YumX4--you might consider checking cookbooks out of your local library. It can be a great way to take a few books on a test run.
Here's a couple of "Best Italian Cookbook" threads to get you started, if you're interested.
Also, for several years, we've had a "Cookbook of the Month" here on Home Cooking where people (anyone) vote on a book we'd all like to cook from, and then cook out of it for the month and post about our experiences. Sometimes we vote for one book, sometimes several. Sometimes we cook for several months. (The current COTM is "Gourmet Today," fyi.).
Anyway, several Italian books have been COTM over the years, including Marcella Hazan's "Essentials of Classic Italian Cooking," which was our very first cookbook. These threads are great resources, if you wanted to cook from some of those books. (And people still post to them, too!) Here is a list of the COTM archives, in case you're interested.
Generally speaking, olive oil is added to butter to raise the smoking point of the butter when some buttery flavor is desirable in the dish. Unless I wanted buttery flavor for some reason, I would not combine the two. Olive oil has a distinct flavor of its own and butter added to olive oil, IMO, only serves to spoil the flavor of the olive oil when the pungent flavor of the oil is appropriate to the recipe.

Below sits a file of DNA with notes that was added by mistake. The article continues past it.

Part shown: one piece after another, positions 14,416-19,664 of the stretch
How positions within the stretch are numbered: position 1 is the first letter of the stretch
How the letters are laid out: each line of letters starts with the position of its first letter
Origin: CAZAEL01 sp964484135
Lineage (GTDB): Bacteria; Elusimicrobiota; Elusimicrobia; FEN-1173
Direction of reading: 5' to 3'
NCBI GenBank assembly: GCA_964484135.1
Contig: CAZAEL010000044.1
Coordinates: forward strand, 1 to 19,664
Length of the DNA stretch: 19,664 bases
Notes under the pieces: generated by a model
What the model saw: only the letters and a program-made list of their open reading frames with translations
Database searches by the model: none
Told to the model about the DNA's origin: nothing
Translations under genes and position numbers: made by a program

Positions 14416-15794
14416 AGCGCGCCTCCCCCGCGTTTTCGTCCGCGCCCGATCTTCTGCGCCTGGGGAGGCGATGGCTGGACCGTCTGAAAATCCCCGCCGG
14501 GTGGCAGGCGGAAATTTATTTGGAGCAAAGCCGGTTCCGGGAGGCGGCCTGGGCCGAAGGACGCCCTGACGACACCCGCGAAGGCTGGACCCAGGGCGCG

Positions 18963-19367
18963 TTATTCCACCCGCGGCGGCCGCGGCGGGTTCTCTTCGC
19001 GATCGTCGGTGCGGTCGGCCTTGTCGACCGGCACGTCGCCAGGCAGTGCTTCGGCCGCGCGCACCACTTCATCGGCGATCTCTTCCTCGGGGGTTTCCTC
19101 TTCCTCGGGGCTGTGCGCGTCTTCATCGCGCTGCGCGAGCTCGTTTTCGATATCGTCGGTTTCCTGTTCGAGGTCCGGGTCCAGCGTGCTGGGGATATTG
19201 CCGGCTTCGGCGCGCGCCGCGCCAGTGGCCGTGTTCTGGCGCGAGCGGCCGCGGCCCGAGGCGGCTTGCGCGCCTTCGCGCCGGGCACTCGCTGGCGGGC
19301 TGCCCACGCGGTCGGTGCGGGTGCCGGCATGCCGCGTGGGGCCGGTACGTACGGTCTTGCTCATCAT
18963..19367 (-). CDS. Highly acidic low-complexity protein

Here's a very good and quite inexpensive Italian cookbook that you might want to consider.
"Biba" Caggiano operates a restaurant in Sacramento California - fabulous ...
I'm going to jump in on that; olive oil does not raise the smoking point of butter. Butter will burn regardless of the heat source, whether it be a hot pan or hot oil. Do not make the mistake of thinking that mixing lipids with different smoke points somehow averages the two out, it doesn't.
If you want to raise the smoke point of butter, clarify it. This will remove the dairy solids that burn first.
re: Ernie Diamond
Well, thanks for that, Ernie. I'm one of those who discourages cooks from relying on "old wives tales" - that they should do good scientific research - and now I find I had violated my own rules. I'm embarrassed, but I did research the information you provided and now I am better educated. Thanks for that .....
re: Ernie Diamond
Could you cite any sources indicating that mixed oils will retain the smoke point of it's constituent oil with the lowest smoke point?